Clinton-Mezvinsky wedding raises questions about intermarriage

Marc Mezvinsky and Chelsea Clinton following their wedding ceremony, July 31, 2010.  (Barbara Kinney)

Marc Mezvinsky and Chelsea Clinton following their wedding ceremony, July 31, 2010. (Barbara Kinney)

Marc Mezvinsky and Chelsea Clinton following their wedding ceremony, July 31, 2010.  (Genevieve de Manio)

Marc Mezvinsky and Chelsea Clinton following their wedding ceremony, July 31, 2010. (Genevieve de Manio)

Marc Mezvinsky and Chelsea Clinton during their wedding ceremony, July 31, 2010. (Genevieve de Manio)

Marc Mezvinsky and Chelsea Clinton during their wedding ceremony, July 31, 2010. (Genevieve de Manio)

NEW YORK (JTA) — Is it possible that the first iconic Jewish picture of the decade is of an interfaith marriage?

Photographs taken Saturday show the Jewish groom wearing a yarmulke and a crumpled tallit staring into the eyes of his giddy bride under a traditional Jewish wedding canopy with a framed ketubah, a Jewish wedding contract, in the background.

The couple is Marc Mezvinsky, the banker son of two Jewish ex-Congress members, and Chelsea Clinton, the daughter of the former U.S. president and current secretary of state.

The images and scant details of the tightly guarded wedding — dubbed by some the “wedding of the century” — have raised a number of questions about the significance of the union for American Jews and what it says about intermarriage in America.

We should “celebrate the full acceptance of Jews by the larger society that this marriage represents,” Hebrew Union College sociologist Steven Cohen told JTA via e-mail from Jerusalem.

At the same time, he noted, the fact that so few children of interfaith unions, particularly those between Jewish fathers and non-Jewish mothers, are raised solely as Jews raises the conundrum of our age: “How do we Jewishly engage and educate the intermarried, while at the same time maintaining our time-honored commitment to inmarriage?” Cohen asked. “In short, we should celebrate the particular marriage of these two fine individuals, but we ought not celebrate the type of marriage it constitutes and represents.”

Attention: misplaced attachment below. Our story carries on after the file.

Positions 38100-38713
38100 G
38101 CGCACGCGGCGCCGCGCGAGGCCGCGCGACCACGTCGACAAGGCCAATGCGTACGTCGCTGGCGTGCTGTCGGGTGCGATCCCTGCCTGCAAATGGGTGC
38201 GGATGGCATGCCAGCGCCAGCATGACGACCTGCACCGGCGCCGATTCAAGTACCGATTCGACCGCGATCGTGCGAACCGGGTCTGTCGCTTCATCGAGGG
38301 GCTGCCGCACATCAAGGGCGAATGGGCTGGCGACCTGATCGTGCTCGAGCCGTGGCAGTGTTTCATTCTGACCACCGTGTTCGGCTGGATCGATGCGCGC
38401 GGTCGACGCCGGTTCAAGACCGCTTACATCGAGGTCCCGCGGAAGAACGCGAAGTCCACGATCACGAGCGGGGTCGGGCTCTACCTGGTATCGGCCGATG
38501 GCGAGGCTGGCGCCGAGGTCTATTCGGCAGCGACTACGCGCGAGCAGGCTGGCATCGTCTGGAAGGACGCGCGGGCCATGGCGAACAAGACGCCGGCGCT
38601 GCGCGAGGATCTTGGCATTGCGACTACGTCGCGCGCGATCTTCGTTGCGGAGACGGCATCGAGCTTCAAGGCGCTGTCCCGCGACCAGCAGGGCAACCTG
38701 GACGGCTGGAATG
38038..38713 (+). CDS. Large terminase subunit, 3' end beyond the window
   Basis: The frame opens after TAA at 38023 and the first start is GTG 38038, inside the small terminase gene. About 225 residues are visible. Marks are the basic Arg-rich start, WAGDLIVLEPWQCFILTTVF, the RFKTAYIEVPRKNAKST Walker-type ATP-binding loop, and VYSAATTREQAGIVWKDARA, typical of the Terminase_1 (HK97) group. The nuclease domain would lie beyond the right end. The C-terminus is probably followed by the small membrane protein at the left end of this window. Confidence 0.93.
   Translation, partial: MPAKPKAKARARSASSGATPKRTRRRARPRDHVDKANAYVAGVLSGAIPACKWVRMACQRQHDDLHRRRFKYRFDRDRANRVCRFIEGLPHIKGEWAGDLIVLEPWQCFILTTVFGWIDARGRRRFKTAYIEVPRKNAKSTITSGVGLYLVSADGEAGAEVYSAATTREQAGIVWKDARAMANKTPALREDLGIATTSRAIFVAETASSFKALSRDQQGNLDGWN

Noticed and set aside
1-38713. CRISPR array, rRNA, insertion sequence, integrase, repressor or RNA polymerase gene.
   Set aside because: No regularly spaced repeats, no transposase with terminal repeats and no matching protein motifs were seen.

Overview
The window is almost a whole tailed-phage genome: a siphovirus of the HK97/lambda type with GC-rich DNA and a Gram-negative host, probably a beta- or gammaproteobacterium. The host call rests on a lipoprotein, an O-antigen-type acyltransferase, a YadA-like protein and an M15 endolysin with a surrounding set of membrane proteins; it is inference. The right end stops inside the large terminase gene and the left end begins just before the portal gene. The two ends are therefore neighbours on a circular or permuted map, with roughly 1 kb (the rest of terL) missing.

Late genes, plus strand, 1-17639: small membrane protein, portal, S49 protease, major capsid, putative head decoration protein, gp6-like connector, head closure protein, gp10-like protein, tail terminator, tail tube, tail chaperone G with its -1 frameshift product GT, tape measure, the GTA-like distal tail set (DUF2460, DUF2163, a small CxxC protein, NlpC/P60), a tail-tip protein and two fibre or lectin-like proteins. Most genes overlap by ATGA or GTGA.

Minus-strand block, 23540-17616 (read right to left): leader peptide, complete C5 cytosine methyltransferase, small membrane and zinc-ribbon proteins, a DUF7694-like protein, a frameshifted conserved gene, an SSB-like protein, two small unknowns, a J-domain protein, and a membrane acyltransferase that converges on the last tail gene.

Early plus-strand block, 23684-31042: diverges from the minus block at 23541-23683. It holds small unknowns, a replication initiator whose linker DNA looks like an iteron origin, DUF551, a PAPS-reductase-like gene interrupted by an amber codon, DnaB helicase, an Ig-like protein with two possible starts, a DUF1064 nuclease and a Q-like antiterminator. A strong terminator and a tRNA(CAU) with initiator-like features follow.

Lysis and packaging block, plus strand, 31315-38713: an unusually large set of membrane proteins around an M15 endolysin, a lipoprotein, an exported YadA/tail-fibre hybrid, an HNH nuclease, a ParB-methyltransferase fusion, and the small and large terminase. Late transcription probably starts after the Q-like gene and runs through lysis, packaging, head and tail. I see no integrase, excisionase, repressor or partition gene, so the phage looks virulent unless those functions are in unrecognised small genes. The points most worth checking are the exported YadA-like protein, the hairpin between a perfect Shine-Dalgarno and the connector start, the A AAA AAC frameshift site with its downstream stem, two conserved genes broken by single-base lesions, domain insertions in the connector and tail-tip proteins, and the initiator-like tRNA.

The wedding had more than just a Jewish flair.

It was officiated by a rabbi, James Ponet, head of the Joseph Slifka Center for Jewish Life at Yale University, along with a Methodist minister. The marriage took place under a chupah. Friends of the couple recited the traditional “sheva brachot,” the seven traditional Jewish blessings given to the bride and groom. The groom broke a glass with his foot, as is tradition. And according to several reports, guests danced the hora and lifted the former president and the secretary of state, Bill and Hillary Clinton, in chairs during the dance.

“Jewish men and women are senators and congressmen, and are in key positions in the White House,” observed Leonard Saxe, the director of the Cohen Center for Modern Jewish Studies and the Steinhardt Social Research Institute at Brandeis University. “This is a golden age for Jews in America, and it shouldn’t surprise us that the daughter of a former president and the daughter of the secretary of state marries a Jewish man she has known much of her life.”

Yet some of the more liberal streams of American Judaism, which accept intermarriage if the couple’s children are raised as Jews, chafed at the fact that the wedding took place on Saturday, before the Jewish Sabbath ended. The Reform movement frowns upon its rabbis conducting weddings on the Sabbath, the president of the Union for Reform Judaism, Rabbi Eric Yoffie, told JTA.

In 1973, the Reform movement decided officially that its rabbis would be allowed to perform intermarriages, though they would be discouraged from doing so, an edict that still stands today, he said.